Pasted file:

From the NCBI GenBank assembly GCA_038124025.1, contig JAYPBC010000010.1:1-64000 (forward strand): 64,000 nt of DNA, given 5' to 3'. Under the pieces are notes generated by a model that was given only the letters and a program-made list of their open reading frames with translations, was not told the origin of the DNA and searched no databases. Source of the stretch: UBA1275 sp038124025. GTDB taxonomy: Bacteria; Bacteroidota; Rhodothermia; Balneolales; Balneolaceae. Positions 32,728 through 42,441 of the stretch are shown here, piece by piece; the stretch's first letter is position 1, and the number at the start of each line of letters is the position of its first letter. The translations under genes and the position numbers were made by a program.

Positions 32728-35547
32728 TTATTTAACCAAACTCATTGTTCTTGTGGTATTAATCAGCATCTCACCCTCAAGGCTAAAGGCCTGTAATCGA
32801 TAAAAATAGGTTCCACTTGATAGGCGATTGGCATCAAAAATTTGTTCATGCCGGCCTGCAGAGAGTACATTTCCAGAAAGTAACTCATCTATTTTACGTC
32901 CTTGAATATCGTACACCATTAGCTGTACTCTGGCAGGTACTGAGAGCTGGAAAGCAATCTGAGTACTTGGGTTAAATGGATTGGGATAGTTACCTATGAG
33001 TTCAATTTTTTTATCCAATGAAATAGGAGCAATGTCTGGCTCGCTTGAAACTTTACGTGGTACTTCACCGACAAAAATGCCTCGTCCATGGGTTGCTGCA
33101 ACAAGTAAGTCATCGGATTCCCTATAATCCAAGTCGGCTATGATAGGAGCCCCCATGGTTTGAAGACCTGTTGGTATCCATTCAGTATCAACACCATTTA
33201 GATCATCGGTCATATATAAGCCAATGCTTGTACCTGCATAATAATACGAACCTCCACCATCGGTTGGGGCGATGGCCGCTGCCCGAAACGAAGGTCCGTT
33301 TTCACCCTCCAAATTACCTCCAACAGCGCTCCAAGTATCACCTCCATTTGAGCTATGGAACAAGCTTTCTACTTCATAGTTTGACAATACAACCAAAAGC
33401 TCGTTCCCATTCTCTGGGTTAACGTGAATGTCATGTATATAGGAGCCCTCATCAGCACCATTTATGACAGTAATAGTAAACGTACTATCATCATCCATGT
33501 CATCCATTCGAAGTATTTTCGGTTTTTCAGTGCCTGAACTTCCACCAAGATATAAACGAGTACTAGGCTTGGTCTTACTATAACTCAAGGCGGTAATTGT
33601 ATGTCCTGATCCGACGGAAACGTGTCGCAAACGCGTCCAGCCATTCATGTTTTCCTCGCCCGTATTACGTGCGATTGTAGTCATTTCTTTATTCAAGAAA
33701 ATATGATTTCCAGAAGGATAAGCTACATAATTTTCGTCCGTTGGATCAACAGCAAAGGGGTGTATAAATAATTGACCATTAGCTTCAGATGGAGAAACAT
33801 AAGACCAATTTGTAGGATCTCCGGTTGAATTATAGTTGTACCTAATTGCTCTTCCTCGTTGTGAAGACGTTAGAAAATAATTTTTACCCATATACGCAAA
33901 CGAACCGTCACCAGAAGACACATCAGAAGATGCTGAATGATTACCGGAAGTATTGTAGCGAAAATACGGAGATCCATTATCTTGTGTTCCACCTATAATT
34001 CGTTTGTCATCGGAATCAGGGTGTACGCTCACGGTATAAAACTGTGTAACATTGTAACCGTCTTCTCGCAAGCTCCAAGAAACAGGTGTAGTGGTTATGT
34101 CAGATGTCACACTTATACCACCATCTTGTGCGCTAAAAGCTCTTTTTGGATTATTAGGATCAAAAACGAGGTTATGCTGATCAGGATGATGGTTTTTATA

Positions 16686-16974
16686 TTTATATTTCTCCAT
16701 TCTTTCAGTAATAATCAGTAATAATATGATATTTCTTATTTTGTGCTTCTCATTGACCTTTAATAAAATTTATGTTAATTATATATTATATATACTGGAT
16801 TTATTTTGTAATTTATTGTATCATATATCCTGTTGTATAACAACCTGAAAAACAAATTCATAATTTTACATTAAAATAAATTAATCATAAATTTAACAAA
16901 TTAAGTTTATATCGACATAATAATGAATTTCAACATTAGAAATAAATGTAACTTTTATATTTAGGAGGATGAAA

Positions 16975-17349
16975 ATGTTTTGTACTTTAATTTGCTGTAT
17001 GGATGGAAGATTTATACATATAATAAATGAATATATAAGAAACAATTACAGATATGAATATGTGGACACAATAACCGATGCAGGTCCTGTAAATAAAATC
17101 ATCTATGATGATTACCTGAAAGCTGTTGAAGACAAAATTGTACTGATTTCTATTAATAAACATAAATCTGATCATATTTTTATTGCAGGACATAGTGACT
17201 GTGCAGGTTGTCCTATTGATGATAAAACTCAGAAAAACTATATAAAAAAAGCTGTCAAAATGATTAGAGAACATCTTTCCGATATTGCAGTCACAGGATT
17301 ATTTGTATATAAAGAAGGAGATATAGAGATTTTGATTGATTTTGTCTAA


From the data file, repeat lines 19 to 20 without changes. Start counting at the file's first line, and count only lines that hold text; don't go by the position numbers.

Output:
16686 TTTATATTTCTCCAT
16701 TCTTTCAGTAATAATCAGTAATAATATGATATTTCTTATTTTGTGCTTCTCATTGACCTTTAATAAAATTTATGTTAATTATATATTATATATACTGGAT